The Student of Color Fashion Show came back better than ever in Olin Memorial Library on Saturday, April 22. Every moment was powerful, celebratory, and filled with talent, featuring looks from 10 different designers and an intermission performance by Nolan Lewis ’25. Hoards of students gathered to cheer on those strutting down the runway, and the energy was electric.
The event, organized by the SOC Fashion Show Committee, highlights the importance of fashion to student culture. It was originally slated to be a WesFest event, but the Office of Admissions decided not to include it in the programming right before spring break, leaving event coordinators to scramble to find a way to still pull off the event. However, they did so with incredible success.
The show provided a space to highlight the work and talent of students of color on campus and celebrate of creativity and culture.
“I feel like there’s a lot of very white groups on campus, you see that in a lot of the bands that perform here too,”designer and board member Siggy Soriano ’25 said. “It’s so much white art being shown and loved, but we don’t really see a lot of art from students of color on campus…having a space for students of color and in the fashion industry too, because that is also very predominantly white, but I feel like people, students of color can dress really well and we need to showcase that.”
One designer for the show, Xandra Chen ’24, talked about her journey to discovering her style and elaborated on what it’s like to be a designer on campus.
“I feel like I really first discovered fashion when I was at Wesleyan, or I discovered my personal relationship with fashion,” Chen said. “It’s also really fun to be able to create clothing for my friends. I’ve participated in the fashion magazine and the pop-ups that we’ve had and I’ve been able to sell my clothing. It’s really cool to be able to walk around campus and see people wearing things I made. So I’m excited for stuff that I’ve made to be worn by people that I love and my friends and to be in a fashion show.”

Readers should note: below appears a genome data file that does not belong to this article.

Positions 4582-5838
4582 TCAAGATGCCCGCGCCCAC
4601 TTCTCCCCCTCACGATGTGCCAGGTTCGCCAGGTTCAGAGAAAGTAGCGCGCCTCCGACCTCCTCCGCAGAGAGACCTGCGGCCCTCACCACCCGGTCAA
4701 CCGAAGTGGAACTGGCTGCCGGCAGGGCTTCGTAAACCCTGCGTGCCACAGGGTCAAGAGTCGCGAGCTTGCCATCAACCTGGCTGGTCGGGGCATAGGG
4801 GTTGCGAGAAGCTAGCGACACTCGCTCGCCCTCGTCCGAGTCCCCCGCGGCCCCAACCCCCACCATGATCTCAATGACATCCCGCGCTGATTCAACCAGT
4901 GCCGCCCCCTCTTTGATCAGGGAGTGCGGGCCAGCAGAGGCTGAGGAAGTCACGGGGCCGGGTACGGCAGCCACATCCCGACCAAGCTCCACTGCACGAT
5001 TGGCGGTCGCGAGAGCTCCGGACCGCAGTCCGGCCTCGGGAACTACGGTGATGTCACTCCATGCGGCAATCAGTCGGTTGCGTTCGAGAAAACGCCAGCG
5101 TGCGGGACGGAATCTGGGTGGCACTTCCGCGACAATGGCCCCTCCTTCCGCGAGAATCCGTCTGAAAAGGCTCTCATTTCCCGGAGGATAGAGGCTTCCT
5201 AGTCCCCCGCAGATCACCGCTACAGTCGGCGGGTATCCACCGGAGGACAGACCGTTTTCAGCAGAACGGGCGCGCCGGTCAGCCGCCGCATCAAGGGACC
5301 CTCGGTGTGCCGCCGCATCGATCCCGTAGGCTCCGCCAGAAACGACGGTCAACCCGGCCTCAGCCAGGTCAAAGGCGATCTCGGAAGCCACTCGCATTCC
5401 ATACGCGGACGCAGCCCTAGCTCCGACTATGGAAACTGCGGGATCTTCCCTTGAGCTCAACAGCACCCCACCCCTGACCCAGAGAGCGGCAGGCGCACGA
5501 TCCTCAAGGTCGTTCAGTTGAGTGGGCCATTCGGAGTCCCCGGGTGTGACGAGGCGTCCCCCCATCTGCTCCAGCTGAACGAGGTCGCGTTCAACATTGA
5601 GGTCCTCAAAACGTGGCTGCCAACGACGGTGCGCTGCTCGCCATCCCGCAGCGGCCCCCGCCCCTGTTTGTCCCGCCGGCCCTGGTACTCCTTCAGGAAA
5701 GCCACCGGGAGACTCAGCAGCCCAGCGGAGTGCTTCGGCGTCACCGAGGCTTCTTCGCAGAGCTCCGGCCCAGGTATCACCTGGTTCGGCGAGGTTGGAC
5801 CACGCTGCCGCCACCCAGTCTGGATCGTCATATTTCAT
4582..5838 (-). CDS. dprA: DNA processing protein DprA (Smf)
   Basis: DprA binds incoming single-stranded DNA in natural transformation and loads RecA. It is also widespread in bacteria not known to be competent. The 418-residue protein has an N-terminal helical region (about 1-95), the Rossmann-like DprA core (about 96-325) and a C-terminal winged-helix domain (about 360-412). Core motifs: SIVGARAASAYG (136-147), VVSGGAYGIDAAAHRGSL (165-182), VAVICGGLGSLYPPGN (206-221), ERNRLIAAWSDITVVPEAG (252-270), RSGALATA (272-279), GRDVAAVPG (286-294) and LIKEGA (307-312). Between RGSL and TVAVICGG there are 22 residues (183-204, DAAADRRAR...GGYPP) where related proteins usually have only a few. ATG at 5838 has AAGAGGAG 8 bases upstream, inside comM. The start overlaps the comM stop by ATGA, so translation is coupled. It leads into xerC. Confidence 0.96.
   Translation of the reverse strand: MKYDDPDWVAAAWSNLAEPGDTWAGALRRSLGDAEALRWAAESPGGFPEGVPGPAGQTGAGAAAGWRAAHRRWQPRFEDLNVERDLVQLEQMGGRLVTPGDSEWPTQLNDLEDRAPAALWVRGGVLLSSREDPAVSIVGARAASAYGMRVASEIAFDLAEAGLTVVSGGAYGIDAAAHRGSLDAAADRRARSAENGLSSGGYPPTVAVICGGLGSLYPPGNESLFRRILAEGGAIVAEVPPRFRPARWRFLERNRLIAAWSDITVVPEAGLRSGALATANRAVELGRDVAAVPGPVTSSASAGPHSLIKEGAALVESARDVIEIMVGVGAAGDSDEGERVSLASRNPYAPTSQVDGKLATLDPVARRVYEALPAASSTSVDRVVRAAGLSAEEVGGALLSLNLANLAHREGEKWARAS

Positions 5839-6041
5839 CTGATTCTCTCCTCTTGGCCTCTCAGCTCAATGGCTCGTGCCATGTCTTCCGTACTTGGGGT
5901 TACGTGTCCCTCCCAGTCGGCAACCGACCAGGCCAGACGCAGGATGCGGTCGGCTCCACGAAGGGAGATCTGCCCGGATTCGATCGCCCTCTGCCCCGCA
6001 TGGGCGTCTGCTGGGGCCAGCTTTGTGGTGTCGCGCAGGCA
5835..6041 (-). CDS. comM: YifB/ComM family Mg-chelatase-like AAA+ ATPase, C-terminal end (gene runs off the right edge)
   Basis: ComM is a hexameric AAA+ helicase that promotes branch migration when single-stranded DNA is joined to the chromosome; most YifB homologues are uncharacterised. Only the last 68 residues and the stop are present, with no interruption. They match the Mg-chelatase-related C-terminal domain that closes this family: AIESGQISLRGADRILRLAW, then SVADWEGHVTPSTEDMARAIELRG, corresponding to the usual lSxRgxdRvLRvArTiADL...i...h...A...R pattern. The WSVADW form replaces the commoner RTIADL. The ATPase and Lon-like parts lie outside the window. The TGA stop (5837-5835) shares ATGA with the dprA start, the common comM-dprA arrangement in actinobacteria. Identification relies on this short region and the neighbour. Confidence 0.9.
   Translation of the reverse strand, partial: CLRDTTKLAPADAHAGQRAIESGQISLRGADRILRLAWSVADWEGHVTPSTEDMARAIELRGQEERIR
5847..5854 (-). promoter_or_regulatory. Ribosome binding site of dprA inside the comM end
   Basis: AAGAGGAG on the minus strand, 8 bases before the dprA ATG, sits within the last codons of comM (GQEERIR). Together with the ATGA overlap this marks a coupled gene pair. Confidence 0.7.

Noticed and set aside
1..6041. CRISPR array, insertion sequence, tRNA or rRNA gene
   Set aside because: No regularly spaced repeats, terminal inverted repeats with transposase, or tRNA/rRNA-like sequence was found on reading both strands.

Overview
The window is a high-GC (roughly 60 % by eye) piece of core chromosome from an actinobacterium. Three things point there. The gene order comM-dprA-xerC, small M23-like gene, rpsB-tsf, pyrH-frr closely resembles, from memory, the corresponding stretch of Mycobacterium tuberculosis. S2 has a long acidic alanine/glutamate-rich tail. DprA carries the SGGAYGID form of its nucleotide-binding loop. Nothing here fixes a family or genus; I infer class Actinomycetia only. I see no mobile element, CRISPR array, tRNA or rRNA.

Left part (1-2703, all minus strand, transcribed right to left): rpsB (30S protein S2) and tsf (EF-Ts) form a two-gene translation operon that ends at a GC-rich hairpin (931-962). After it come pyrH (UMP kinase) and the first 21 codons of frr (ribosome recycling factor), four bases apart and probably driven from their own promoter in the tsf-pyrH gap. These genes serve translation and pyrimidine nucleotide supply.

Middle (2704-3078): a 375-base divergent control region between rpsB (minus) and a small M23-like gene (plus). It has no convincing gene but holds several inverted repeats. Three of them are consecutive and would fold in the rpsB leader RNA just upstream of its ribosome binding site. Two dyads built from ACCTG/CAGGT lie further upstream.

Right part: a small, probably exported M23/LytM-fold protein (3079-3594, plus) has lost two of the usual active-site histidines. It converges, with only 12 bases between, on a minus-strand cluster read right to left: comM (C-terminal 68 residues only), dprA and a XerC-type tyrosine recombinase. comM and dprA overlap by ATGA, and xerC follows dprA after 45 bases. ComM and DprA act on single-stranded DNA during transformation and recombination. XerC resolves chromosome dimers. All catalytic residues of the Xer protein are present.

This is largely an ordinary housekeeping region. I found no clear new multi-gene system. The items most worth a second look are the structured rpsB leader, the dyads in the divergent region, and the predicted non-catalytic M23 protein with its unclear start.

As advertised in the show’s promotional materials, the event was intended to provide an artistic space for and by students of color and to showcase talent across campus.
“[There were] student photographers and a lot [of] students [were] MCing and DJing and organizing music, it’s just a massive project and I think that’s so cool,” Chen said.
Student models were brought in, and after being chosen from a lookbook, they got to work closely with designers and organizers. This event provided students with the unique opportunity to engage with artistic empowerment in a community space dedicated to students of color.
“Honestly I feel like when I [got] on the stage it [was] going to be really empowering and I think I [saw] people who are really proud of the visions and, I hope, just having fun,” Anika Kewalramani ’24, a model for the show, said. “Everyone was just really supportive and wanted to make sure everyone was comfortable. It was a vibe.”
From the moment the audience began to arrive, it became clear that this event was organized to a tee. With the number of attendees capped at 300, the project drew a massive crowd. Those with tickets were pointed to the main floor, while others were ushered to the Olin skyboxes to watch from above or even within the stacks. Faces could be seen all around, pressed up against the glass, eager to watch the event unfold.
“It’s been definitely such a cool experience and…so much preparation has gone into it,” Chen said. “Everything that is happening has been done by students. I think that’s a really important part of Wesleyan.”
Designers took the opportunity to highlight their culture and lived experience. Soriano paid homage to her parents and the sacrifices they have made for her.
“The line is inspired by how hard my parents have worked to get me to where I am today,” Soriano said. “So like I said, I just took clothes from my dad’s closet and upgraded them a little bit with denim and these cool silhouettes. Just showing appreciation for my parents cause they work really hard to get me to Wesleyan.”
The process of design and creation became a collaborative space for students of color as well. A space described by all as incredibly valuable and, most importantly, supportive. This uplifting energy could be felt by not only the designers and organizers, but also by audience members screaming and clapping for their friends and classmates.